The Length Of A Second Could Be About To Change

By : Ben HaywardTwitterLogo

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clock1 The Length Of A Second Could Be About To Change

The majority of people think of ‘time’ as being pretty much set in stone – as anyone who has been late for work can probably testify to…

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However, developments in the accuracy to which we can measure atomic vibrations could mean the very length of time we know as a second may be about to change, reports Science Alert.

Researchers using a new generation of ‘optical clocks’ have shown that time could be kept with even greater accuracy, thus redefining a second.

clock2 The Length Of A Second Could Be About To Change

At the moment this is calculated using atomic clocks which measure the vibration of caesium atoms to keep time – and since 1967, the second has been defined as 9,192,631,770 cycles of vibrations.

But even the most accurate atomic clock can build up an error of roughly one nanosecond (one billionth of a second) over the course of a month – unacceptable, I know.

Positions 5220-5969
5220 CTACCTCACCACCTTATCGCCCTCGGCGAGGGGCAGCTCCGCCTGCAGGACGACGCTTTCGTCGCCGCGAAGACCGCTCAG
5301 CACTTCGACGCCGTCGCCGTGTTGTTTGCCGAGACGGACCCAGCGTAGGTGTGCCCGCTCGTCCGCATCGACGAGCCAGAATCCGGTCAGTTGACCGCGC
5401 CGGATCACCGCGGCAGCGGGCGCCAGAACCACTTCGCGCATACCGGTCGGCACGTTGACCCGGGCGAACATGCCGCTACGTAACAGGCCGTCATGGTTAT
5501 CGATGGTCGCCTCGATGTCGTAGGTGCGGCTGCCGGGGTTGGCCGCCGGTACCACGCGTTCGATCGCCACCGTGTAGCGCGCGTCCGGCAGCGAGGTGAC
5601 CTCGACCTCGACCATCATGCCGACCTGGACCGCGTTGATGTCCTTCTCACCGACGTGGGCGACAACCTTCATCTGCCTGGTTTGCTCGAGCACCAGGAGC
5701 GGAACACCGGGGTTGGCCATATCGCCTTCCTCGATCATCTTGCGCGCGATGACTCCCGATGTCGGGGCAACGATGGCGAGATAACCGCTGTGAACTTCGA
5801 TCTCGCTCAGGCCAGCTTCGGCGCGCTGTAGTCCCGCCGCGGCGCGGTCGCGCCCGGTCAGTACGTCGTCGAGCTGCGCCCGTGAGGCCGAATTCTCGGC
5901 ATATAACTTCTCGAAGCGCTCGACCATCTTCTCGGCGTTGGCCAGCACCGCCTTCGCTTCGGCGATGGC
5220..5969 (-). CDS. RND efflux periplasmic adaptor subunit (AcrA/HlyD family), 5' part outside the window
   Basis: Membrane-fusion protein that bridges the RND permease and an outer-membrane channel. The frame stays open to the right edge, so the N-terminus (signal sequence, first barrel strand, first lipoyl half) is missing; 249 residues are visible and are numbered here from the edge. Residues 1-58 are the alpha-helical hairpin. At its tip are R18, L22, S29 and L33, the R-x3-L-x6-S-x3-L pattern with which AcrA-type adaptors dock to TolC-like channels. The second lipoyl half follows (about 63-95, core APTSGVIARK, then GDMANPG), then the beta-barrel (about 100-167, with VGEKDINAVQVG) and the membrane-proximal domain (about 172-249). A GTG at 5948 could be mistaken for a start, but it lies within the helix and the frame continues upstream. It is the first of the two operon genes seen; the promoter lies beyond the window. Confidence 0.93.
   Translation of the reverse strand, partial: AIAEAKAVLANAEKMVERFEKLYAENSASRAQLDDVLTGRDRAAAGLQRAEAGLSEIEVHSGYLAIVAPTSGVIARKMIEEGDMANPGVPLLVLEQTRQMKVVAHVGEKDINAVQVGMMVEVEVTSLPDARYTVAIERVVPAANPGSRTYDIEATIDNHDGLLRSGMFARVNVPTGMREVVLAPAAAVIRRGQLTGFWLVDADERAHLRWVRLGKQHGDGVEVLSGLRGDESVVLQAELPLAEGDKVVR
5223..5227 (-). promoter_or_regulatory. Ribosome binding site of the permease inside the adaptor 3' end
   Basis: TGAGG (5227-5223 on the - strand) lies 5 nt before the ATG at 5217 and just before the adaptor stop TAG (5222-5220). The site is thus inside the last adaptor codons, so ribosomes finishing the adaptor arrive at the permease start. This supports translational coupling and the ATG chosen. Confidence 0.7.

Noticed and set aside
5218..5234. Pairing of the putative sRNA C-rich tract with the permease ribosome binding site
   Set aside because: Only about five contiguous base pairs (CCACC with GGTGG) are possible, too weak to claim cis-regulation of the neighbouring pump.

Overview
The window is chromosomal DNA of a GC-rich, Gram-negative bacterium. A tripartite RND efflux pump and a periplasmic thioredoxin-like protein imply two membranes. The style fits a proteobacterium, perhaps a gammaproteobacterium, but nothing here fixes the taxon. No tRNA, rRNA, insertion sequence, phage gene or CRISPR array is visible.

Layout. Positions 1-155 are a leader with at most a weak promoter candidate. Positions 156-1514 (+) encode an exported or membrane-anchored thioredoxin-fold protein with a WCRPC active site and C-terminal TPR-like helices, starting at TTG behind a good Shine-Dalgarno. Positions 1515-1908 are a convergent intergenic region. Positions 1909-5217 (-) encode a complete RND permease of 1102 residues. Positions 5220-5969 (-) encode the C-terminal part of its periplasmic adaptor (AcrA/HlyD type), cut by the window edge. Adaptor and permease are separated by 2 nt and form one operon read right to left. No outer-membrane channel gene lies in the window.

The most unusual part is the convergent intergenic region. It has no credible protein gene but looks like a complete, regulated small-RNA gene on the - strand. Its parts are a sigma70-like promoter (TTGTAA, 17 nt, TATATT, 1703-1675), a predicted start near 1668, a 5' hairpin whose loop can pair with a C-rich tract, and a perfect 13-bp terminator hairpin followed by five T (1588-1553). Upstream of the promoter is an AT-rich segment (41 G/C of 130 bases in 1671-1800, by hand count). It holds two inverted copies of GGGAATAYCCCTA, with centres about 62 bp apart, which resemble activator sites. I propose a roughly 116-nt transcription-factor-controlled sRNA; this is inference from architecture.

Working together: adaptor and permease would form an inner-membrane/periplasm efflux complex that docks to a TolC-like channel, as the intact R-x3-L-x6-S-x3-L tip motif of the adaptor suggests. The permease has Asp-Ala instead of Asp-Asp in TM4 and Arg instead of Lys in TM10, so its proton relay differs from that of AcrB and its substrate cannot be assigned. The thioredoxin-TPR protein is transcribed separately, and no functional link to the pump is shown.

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Optical clocks however, are more precise. They measure the vibrations of atoms at about 100,000 times higher than microwave frequencies, and more speed means more accuracy.

Christian Grebing, a researcher from the National Metrology Institute of Germany said:

We achieved a better performance compared to the very best microwave fountain clocks.

clock3 The Length Of A Second Could Be About To Change

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To be honest, it wouldn’t impact us humans very much, but our technology would definitely notice – websites and banks, for example, could complete way more transactions per second.

So next time you’re running late for work it could be worth claiming that you’re now running on time according to the newer and far more accurate ‘optical clock’.

At the very least it might confuse your boss enough to make them forget you were late in the first place.


Credits

Science Alert

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